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School of Education, Extended And International Operations are Optimistic Center for Virtual Learning Partners

PhotoThe Center for Virtual Learning at Ferris State University will be the home to multiple academic programs, along with the School of Education and the Extended and International Operations office. The state-funded facility is expected to be operational in 2023. Ferris trustee George Heartwell, Education student Danae Lokers of Rockford, President David Eisler, SOE Director Liza Ing, and trustees Rupesh Srivastava and Ron Snead were among the honorees at the CVL groundbreaking ceremony.

As the open ground begins to shift at the former Vandercook Hall site, planning continues for programs moving to Ferris State University’s future Center for Virtual Learning. The state-funded facility is expected to be completed and operational by early 2023.

Ferris’ School of Education became a College of Arts, Sciences and Education department in 2020. However, offices and staff remain in Bishop Hall until the Center for Virtual Learning space is ready. Education Professor and Department Director Liza Ing said they are joining the College of Business’ School of Digital Media in the Center for Virtual Learning. Joining them are the Information Security and Intelligence program and the burgeoning Esports operation.

“We have always been a partner in the CVL discussions, though the Early Childhood Center will not be in that facility,” Ing said. “With interactive boards as part of remotely-sourced instruction, our School of Education students need to be exposed to and embrace technology as it applies to their instructional efforts now and hereafter.”

Ing said exciting collaborative opportunities with other Center for Virtual Learning programs include working with Digital Animation and Game Design specialists and the Information and Security Intelligence students and faculty.

“I expect the ‘challenge rooms’ for ISIN cyber-competitions and Esports’ competitive space might provide our students very useful exposure to unique methods to consider and present their instructional materials,” Ing said. “There is real potential to bring about a wide number of integrative methodologies, as we all gather and make use of the Center for Virtual Learning’s attributes. Our students are just beginning to understand that this new direction for our school will greatly benefit their learning and instructional efforts once they leave Ferris.”

Ing summed up her thoughts on the Center for Virtual Learning by acknowledging its potential as a recruitment tool for those adolescent and high school-age students considering careers in education.

“I think prospective students should be made aware of all the attributes that are planned for the Center for Virtual Learning so they can identify their opportunity to be exposed to many new tools and opportunities to master that technology,” Ing said. “The pandemic has demonstrated the need to be an adaptable professional in how we approach and teach our children. The Center for Virtual Learning should give them a great chance to excel in that effort.”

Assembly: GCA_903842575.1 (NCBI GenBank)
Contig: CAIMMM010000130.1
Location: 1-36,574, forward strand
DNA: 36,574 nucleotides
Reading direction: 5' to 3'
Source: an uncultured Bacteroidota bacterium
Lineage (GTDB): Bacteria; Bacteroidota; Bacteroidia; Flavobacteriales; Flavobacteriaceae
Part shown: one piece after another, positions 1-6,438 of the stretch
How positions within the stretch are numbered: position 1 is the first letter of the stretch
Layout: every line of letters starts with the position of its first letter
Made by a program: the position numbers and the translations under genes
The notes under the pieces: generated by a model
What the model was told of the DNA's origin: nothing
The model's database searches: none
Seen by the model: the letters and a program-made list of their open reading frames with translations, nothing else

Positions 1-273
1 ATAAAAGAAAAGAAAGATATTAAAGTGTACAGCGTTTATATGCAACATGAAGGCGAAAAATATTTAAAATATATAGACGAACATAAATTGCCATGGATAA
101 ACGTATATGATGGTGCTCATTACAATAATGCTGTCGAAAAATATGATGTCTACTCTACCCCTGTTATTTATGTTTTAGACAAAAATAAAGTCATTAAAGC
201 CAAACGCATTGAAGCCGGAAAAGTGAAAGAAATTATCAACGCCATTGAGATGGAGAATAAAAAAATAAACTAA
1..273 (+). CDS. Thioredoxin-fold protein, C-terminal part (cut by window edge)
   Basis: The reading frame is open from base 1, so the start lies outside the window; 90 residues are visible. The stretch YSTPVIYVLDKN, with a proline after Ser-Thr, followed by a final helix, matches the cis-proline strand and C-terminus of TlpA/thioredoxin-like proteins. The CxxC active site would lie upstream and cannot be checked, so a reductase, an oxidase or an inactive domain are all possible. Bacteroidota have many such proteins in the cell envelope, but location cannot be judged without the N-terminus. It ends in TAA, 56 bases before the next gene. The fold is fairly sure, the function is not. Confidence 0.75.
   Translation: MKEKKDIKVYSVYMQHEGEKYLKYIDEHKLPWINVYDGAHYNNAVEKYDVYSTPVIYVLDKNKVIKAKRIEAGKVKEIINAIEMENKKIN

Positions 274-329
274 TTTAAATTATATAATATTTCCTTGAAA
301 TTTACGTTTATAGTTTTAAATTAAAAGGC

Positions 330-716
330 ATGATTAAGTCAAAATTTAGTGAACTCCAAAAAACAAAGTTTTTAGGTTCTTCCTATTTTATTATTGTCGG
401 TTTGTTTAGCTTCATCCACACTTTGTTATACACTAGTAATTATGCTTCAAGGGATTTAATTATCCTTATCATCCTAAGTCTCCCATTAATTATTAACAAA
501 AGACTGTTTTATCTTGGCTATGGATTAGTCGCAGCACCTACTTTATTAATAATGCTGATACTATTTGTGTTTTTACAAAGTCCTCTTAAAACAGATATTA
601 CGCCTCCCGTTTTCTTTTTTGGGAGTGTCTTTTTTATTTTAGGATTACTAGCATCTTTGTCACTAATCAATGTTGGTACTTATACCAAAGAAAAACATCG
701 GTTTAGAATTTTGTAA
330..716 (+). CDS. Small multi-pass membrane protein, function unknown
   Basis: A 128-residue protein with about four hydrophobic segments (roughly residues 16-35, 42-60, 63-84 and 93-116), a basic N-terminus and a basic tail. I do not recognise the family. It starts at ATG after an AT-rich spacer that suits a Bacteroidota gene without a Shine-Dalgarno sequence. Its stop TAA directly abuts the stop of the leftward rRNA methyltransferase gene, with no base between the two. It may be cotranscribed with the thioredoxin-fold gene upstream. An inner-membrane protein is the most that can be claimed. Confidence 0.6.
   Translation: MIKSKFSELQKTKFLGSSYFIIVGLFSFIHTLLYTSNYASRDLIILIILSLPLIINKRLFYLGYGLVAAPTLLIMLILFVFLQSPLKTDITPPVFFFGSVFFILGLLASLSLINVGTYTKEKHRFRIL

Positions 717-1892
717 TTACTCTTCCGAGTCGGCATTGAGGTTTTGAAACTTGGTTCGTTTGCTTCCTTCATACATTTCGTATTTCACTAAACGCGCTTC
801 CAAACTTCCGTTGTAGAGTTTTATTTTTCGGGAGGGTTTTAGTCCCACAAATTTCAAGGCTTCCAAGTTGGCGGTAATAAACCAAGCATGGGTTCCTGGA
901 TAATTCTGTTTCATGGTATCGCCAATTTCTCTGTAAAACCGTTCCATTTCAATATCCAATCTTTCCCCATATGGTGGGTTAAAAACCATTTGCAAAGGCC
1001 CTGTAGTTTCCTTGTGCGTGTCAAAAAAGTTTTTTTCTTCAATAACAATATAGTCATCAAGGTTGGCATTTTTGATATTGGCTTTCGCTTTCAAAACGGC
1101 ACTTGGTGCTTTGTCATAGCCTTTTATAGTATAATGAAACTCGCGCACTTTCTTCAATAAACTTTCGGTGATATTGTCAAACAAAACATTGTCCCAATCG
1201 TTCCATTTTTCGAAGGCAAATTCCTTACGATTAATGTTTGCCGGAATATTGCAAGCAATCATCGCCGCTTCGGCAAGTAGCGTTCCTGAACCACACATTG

The concept of fostering technology in the university’s instructional process is key to the Extended and International Operations office, a facet of Academic Affairs and Office of the Provost. Coordinator of Instructional Technology Andrew Peterson said 80 percent of Ferris’ classes currently employ a digital component as part of the learning process.

“We have professors with decades of knowledge and experience, who are now learning themselves how to present that great content in a format that students can access wherever they are for their benefit,” Peterson said. “The facilities that the Center for Virtual Learning will provide, the technology, all of this will greatly enhance our ability to train instructors to pursue and achieve excellence in their teaching.”

Peterson said even the most traditional faculty members recognized the need to adjust when the COVID-19 pandemic required them to adapt course content and delivery method to continue interactions with students.

“It is exciting and daunting to help our great group of instructors become more capable and available to support student learning, whether it through use of Canvas or wholly virtual coursework,” Peterson said. “Extended and International Operations has been front and center in presenting the opportunity to remove physical barriers and make the world our classroom. This is an important and necessary process to allow more students to have flexibility and access, so they can continue their learning and complete their degrees.”

Finally, the prospects for collaboration with other programs in the Center are most encouraging for Peterson and the Extended and International Operations staff.

“The Esports facility will lend itself to ‘capture the flag’ activities that Information Security and Intelligence students compete in, along with the ‘game jams’ that Digital Animation and Game Design students enter,” Peterson said. “The ability to stream all digital competitions is just a natural fit, certainly a way to promote the center and university programs to an ever-widening and interested student audience.”